First coined in 1912, the term “vitamine” revealed just how important these tiny organic compounds would turn out to be; the word “vitamine” roughly translates to “vital amines.” The discovery and subsequent exploration of vitamins would result in what could be argued as one of the greatest Health and Nutrition Science turning points of the twentieth century.
I mean, wow! Just think… only a little over one hundred years ago, we didn’t even know what vitamins were. And yet today, vitamins and minerals are considered to be an integral part of our diets and our health – both physical and mental. You read that right… we’ve suspected for awhile now that certain nutrients and their presence, or lack thereof, in our diets could be having a significant impact on our mental health. But it wasn’t until recent years that credible research really began to highlight the potential links between diet, mood, depression and mental health overall.
Early findings from studies suggest that dietary changes could be just as powerful, if not even more powerful, in treating depression than some of the more commonly used treatments such as social support. Of course, more research is still needed on this topic, but the initial findings are seriously promising. And exciting. As things continue to unfold, everything from green tea to your gut microbiota and especially a few key vitamins and minerals are showing potential to help improve mental health.
Let’s take a closer look at some of the specific nutrients showing promise, and next time you find yourself feeling blue, consider filling up on some mood-boosting nutrients with one of these recipe ideas.
The B vitamins are a group of eight different compounds that help the body do everything from producing energy to creating new blood cells. This group of vitamins also plays an essential role in neurological health. Or in other words, these vitamins help play a role in keeping our brains (and our thoughts) happy and healthy. Making sure to have adequate levels of a few B vitamins (in particular, vitamins B6, B12 and folate) is even beginning to show potential as a protectant against depression.
For a boost of B vitamins, fill up on: clams, tuna, salmon, trout, beef liver, poultry, eggs, dairy, avocados, leafy green vegetables (spinach, lettuce, mustard greens), black-eyed peas, chickpeas, and fortified cereals and grains
Historically famous for its importance in the prevention of bone conditions like rickets and osteomalacia, vitamin D has recently made its way into the spotlight as a factor to consider with depression. Unfortunately, not many foods are high in vitamin D, so you’ve really got to be intentional about making sure to get enough in your diet. The good news is that our bodies can actually produce vitamin D as well. But in order to do so, our skin needs to be exposed to sunlight. Sounds to me like a really valid excuse to get outside and soak up the sunshine more often! And I’ve got the perfect smoothie recipe to help keep you cool while doing so.
For a boost of vitamin D, fill up on: swordfish, salmon, tuna, sardines, beef liver, egg yolks, fortified cereals, dairy products, and orange juices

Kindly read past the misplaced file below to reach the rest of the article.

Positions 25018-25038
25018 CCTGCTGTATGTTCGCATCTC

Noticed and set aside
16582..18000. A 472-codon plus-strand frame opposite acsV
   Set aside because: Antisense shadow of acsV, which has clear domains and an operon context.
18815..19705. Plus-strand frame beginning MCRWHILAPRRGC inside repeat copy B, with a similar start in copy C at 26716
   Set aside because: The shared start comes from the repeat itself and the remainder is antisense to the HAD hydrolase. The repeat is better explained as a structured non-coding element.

Most well-known for its role in producing hemoglobin (a protein in red blood cells), having enough iron in your diet is also critical to avoiding a deficiency known as anemia. Having anemia doesn’t only mean that your iron levels are too low, but it also carries side effects including extreme fatigue, irritability, and headaches. I’m sure you can imagine how quickly these symptoms could take a toll on your mental health. To top things off, iron deficiency has further been linked to mood disorders.
For a boost of iron, fill up on: oysters, sardines, beef and beef liver, tofu, white beans, kidney beans, chickpeas, lentils, spinach, stewed tomatoes, cashews, raisins, brown rice, and fortified cereals and grains
Anxiety. The archnemesis of Millennials, Gen Z, and Baby Boomers alike. The word alone has the potential to leave one feeling some kind of way. You might have heard that the prevalence of anxiety-related conditions has dramatically increased over the past few years. And while there is no doubt that record numbers of people are now reporting anxiety, it’s a little hard to gauge exactly how much these issues have increased over the years since the type of research we are capable of producing now looks much different than research that was conducted 30, 50, or 100 years ago.
Nevertheless, the struggle with anxiety is real. And some people are turning to the mineral magnesium as a way to combat anxious emotions when they begin to feel overwhelming. Why magnesium? Well, it’s known for its importance in a healthy nervous system, which means it could play a significant role in all types of neurological conditions–we’re talking everything from anxiety to depression and even migraines.
For a boost of magnesium, fill up on: nuts (almonds, cashews, peanuts and peanut butter), legumes (black beans, edamame, soymilk), potatoes, avocados, bananas, raisins, yogurt, milk, fortified cereals and grains, and dark chocolate
We covered four key nutrients that are showing a potential connection with mental health. But these certainly aren’t the only nutrients with promise. Compounds like omega-3 fatty acids, tryptophan, serotonin, vitamin C, zinc, and more are all showing potential as well.
Try to eat a variety of nutrient dense foods on a regular basis so that all of your nutrient levels stay stocked and to help you feel ready for what each new day brings!